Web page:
Pope praises courage of those who put their health at risk
The coronavirus pandemic has drawn well-deserved attention to nurses and midwives, who are among “the saints next door,” dedicated to helping people in some of the most joyful or painful moments of their lives, Pope Francis said.
“Every day we witness the testimony of courage and sacrifice of health care workers, and nurses in particular, who, with professionalism, self-sacrifice and a sense of responsibility and love for neighbour, assist people affected by the virus, even to the point of putting their own health at risk,” the pope said in a message marking the May 12 celebration of International Nurses Day and the 200th anniversary of the birth of Florence Nightingale.
“Thank you for your service to humanity,” the pope wrote.
Pope Francis also paid tribute to the nurses who contracted the virus and died, assuring their families that “the Lord knows each of them by name.”
“In many countries,” he said, “the pandemic has also brought to light a number of deficiencies in the provision of health care,” including the need to invest in nurses and give them greater respect and recognition.
Pope Francis used his message to nurses to also “ask leaders of nations throughout the world to invest in health care as the primary common good, by strengthening its systems and employing greater numbers of nurses, so as to ensure adequate care to everyone with respect for the dignity of each person.”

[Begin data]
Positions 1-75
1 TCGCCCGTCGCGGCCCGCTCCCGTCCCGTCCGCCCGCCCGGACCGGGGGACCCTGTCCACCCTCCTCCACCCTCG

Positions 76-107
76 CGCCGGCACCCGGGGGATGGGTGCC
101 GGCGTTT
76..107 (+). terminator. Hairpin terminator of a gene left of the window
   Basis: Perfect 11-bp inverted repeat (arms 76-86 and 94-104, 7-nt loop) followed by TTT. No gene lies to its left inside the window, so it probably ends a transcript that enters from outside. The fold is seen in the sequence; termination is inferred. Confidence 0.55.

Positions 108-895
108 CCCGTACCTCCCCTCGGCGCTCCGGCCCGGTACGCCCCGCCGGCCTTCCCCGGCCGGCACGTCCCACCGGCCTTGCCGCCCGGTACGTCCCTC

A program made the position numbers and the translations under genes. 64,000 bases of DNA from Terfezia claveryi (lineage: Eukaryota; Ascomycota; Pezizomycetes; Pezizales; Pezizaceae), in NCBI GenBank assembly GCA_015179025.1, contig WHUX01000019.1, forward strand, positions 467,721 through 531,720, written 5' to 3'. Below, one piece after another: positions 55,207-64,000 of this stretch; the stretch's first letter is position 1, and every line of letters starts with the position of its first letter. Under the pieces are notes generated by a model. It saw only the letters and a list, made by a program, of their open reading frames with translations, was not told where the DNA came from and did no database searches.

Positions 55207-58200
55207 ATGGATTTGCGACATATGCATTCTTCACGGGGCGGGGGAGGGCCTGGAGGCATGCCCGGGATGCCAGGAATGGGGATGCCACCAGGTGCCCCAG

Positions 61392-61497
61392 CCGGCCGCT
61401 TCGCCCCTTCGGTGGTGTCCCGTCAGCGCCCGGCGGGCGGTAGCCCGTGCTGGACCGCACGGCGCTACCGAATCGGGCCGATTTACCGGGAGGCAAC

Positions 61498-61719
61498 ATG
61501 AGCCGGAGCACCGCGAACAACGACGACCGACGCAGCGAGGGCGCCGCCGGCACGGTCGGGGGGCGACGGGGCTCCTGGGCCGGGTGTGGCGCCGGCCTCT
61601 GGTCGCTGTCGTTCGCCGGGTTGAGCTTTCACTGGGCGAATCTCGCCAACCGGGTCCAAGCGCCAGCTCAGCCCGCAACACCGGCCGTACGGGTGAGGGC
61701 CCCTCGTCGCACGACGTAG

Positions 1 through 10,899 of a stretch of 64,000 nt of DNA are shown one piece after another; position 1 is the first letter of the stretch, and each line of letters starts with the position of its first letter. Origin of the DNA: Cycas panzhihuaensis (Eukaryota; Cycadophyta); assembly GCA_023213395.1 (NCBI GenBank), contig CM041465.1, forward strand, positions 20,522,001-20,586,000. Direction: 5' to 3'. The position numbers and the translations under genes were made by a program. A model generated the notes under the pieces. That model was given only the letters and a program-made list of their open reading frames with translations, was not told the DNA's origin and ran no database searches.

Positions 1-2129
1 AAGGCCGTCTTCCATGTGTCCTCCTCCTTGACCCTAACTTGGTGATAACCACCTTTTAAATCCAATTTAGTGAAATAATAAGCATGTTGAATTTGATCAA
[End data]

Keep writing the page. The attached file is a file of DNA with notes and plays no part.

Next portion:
Nurses and midwives, he said, have a “very special vocation” of being “guardians and preservers of life.”
Nurses and midwives have a “very special vocation” of being “guardians and preservers of life”
“You are an image of the church as a ‘field hospital’ that continues to carry out the mission of Jesus Christ, who drew near to and healed people with all kinds of sickness and who stooped down to wash the feet of his disciples,” the pope said.
Nurses and midwives know that they need scientific and technical knowledge to help their patients, but that their vocation means also bringing “human and humanising” qualities to their patient interactions.
“Taking care of women and men, of children and elderly, in every phase of their life from birth to death,” he said, “you are tasked with continuous listening aimed at understanding what the needs of that patient are in the phase that he or she is experiencing.”
“Before the uniqueness of each situation, indeed, it is never enough to follow a protocol, but a constant — and tiresome! — effort of discernment and attention to the individual person is required,” Pope Francis wrote.
“I would like to say a special word to midwives who assist women in their pregnancies and help them give birth to their children,” he wrote. “Your work is among the most noble of professions, for it is directly dedicated to the service of life and of motherhood.”